Sweeping Changes To UK Copyright On The Cards

Tomorrow is D-Day for the British rights industry as the Government is set to announce sweeping changes to the archaic rights regime that most Britons have had to live with in the digital era. For example, simply ripping a DVD to your phone is, technically, illegal, as is copying a DVD that you have bought to your iPad for watching on the train or on holiday.

Now, it seems individuals will be allowed to make copies of content they have bought and to adapt it for other devices.

Also behind this has been a mooted idea for a 'copyright exchange', although as Chairman of the company with the best software on the market to achieve this, I suspect that this is just an idea that's being run up the flagpole and has no substance or real work behind it - we've certainly not heard of any initiatives and we were part of a consortium that had funding for just such a project turned down for Government funding last year.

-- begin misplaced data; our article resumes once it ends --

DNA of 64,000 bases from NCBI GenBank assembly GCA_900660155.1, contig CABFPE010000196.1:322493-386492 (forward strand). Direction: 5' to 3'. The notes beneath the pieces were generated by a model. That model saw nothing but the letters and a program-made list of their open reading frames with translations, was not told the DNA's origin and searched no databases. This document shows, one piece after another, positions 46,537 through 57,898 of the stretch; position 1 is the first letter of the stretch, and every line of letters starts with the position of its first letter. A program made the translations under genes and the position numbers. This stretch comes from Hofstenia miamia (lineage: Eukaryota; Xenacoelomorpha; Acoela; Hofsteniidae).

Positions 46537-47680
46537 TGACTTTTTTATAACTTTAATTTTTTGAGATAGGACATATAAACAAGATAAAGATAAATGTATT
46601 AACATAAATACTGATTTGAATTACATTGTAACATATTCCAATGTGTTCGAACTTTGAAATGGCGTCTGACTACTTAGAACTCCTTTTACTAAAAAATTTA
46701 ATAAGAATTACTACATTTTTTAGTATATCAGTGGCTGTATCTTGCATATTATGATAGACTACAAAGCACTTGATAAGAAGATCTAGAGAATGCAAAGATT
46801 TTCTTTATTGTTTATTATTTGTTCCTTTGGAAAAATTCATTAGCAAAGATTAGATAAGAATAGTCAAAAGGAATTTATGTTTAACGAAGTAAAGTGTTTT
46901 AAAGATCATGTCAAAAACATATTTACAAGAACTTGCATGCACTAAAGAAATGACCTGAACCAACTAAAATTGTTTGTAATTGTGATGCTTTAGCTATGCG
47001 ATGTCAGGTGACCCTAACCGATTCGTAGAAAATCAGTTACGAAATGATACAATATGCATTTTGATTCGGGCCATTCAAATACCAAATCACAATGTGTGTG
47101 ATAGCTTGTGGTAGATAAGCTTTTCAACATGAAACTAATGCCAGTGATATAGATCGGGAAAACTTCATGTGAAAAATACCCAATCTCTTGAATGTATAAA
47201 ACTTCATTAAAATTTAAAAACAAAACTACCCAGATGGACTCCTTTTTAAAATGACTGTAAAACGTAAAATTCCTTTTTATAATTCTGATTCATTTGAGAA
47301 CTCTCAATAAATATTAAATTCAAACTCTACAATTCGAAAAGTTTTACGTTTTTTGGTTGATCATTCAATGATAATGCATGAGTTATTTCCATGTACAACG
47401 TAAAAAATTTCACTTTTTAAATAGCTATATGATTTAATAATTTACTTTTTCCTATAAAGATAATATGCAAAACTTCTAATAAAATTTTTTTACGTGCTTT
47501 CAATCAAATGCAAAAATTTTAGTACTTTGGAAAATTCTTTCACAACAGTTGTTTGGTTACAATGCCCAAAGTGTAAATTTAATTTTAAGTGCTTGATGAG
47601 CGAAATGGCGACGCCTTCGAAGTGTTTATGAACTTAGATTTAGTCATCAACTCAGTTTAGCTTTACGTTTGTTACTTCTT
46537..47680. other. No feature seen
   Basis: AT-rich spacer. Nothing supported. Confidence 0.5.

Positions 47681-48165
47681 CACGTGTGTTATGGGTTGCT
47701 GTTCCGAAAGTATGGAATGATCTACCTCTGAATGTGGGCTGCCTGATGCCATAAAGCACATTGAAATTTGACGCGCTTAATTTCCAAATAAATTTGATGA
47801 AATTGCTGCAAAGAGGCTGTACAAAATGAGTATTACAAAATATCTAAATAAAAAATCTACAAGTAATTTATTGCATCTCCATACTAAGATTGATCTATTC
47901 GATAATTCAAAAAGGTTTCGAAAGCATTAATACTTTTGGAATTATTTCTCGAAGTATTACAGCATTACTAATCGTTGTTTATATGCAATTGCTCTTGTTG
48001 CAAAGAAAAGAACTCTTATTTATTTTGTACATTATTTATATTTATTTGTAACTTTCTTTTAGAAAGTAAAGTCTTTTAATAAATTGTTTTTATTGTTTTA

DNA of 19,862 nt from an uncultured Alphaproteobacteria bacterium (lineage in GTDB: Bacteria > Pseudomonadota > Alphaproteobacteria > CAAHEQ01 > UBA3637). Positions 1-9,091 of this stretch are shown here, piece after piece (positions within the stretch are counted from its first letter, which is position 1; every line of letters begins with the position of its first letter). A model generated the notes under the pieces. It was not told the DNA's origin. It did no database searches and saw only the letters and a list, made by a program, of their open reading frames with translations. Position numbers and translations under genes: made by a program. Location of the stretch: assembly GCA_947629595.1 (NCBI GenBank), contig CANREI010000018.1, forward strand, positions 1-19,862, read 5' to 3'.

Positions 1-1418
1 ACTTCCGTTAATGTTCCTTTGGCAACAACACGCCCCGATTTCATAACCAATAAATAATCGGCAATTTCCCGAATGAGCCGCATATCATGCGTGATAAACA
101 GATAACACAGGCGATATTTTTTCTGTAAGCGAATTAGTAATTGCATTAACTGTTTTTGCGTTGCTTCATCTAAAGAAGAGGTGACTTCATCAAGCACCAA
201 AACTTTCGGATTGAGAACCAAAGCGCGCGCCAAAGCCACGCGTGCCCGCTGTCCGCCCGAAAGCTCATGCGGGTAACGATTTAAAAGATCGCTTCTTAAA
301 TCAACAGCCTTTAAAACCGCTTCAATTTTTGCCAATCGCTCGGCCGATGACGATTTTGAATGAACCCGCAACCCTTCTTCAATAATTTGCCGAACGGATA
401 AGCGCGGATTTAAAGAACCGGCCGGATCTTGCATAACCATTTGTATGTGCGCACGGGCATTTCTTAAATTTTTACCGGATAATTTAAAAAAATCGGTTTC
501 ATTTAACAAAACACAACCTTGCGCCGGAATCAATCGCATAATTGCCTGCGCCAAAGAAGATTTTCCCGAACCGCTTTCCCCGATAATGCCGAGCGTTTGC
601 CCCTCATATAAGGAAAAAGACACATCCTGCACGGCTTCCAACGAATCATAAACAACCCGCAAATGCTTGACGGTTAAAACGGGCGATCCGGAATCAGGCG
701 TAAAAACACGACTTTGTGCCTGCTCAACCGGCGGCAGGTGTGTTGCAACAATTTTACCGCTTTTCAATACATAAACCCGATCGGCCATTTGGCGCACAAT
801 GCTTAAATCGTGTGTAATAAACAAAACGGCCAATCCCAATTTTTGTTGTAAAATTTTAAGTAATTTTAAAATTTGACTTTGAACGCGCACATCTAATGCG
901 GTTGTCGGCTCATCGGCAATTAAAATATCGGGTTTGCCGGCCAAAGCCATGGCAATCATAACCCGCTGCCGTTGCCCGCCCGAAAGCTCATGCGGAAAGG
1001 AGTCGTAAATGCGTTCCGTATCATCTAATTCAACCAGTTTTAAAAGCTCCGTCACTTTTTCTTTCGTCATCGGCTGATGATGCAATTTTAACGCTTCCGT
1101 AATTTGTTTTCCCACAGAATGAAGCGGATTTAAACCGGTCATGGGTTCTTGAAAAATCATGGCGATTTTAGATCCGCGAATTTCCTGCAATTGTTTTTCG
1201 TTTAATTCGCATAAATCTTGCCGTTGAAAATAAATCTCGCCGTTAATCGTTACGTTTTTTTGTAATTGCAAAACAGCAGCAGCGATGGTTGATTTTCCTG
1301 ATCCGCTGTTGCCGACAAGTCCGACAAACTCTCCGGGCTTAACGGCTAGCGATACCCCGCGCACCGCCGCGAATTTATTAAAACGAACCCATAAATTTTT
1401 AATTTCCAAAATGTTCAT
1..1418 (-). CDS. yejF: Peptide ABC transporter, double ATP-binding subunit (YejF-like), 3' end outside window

However, it is a good concept, and I have long argued that what the TV and film production industries need is the same kind of clearing houses that can be found in the music industry so that block deals and aggregated deals become easier to do.

Finally, spoofs (such as the banned 'Newport State of Mind') will become legal. Perhaps the UK Government does have a sense of humour after all...